CAF – Cleaning Accountability Framework

To find a way to break the cycle of exploitation AustralianSuper, the United Workers Union and a coalition of industry members came together in 2012. The result is CAF, an independent group of businesses, government, unions and academics working to improve labour standards in Australia. To uphold ethical practices, CAF engages the entire cleaning supply chain: cleaners, tenants, contractors, property owners, facility managers and investors.

‘By getting the whole supply chain on the same page, it sets a clear standard for what needs to be abided by in the industry,’ says Sandra.

‘From the worker up to the asset owner, everyone’s really clear about what needs to happen. ‘That clarity sparks candid conversations and tangible actions that lead to enhanced outcomes for individuals, but also for the businesses, the property owners, and the asset owners and funds like us,’ she adds.

Under the Modern Slavery Act 2018 , employers have a legal obligation to know their supply chain and business. ‘Businesses are starting to open the door and ask questions about procurement practices and, for the most part, there’s a genuine understanding that accountability flows through the supply chain,’ says Poonam.

Under the Modern Slavery Act 2018, employers have a legal obligation to know their supply chain and business.
Educating workers about their rights

Sandra says that CAF also has a major focus on educating and empowering cleaners to understand their rights and speak up if something isn’t right.

‘The feedback we’re getting is that workers are starting to have candid conversations with their employer about workload and resourcing that weren’t happening before. So we’re really seeing systemic change down to the individual worker level, and I’m really proud of that.’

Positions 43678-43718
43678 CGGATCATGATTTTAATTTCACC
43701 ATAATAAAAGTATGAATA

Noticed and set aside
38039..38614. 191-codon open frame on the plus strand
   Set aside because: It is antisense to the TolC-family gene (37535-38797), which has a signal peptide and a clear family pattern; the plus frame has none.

Poonam says that responsible investors like AustralianSuper who advocate for sustainable supply-chain management make a big difference to workers on the ground.

‘An investor can go to a fund manager or a property they own directly and says it must be CAF-certified to comply with its social-impact strategy. It’s as straightforward as that,’ she says. ‘It sends a clear signal to the market that if you want to continue getting these sorts of investors on board, then you need to be managing your ESG risks.’

‘An investor [like AustralianSuper] can go to a fund manager or a property they own directly and say it must be CAF-certified to comply with its social-impact strategy.’ Poonam Datar, chief executive officer, CAF.

The future for CAF

CAF has already made a positive impact to the lives of many people working in the cleaning industry.

That next level is a building certification framework, which will independently assess a building’s cleaning supply chain against rigorous 3, 4 and 5-star standards. In future, Poonam wants standards like the building certification framework to be the norm, rather than a ‘nice to have’.

‘We’re currently where the environmental movement was about 20 years ago,’ she says. ‘There’s a number of certification schemes that exist around environmental and energy standards, but we’re probably one of the only labour rights standards that exists. AustralianSuper took a bit of a leap of faith at that early stage to make this work, and at the end of the day, CAF is alive and thriving.’



Responsible investing and ESG – an approach that delivers for members

As a significant global investor, we take a leadership position in the ESG space. We work directly with companies, so they understand ESG issues, and we help shape positive future outcomes.

* Investment returns are not guaranteed. Past performance is not a reliable indicator of future returns.

This may include general financial advice which doesn’t take into account your personal objectives, financial situation or needs. Before making a decision consider if the information is right for you and read the relevant Product Disclosure Statement, available at australiansuper.com/pds or by calling 1300 300 273. A Target Market Determination (TMD) is a document that outlines the target market a product has been designed for. Find the TMDs at australiansuper.com/TMD.

AustralianSuper Pty Ltd ABN 94 006 457 987, AFSL 233788, Trustee of AustralianSuper ABN 65 714 394 898.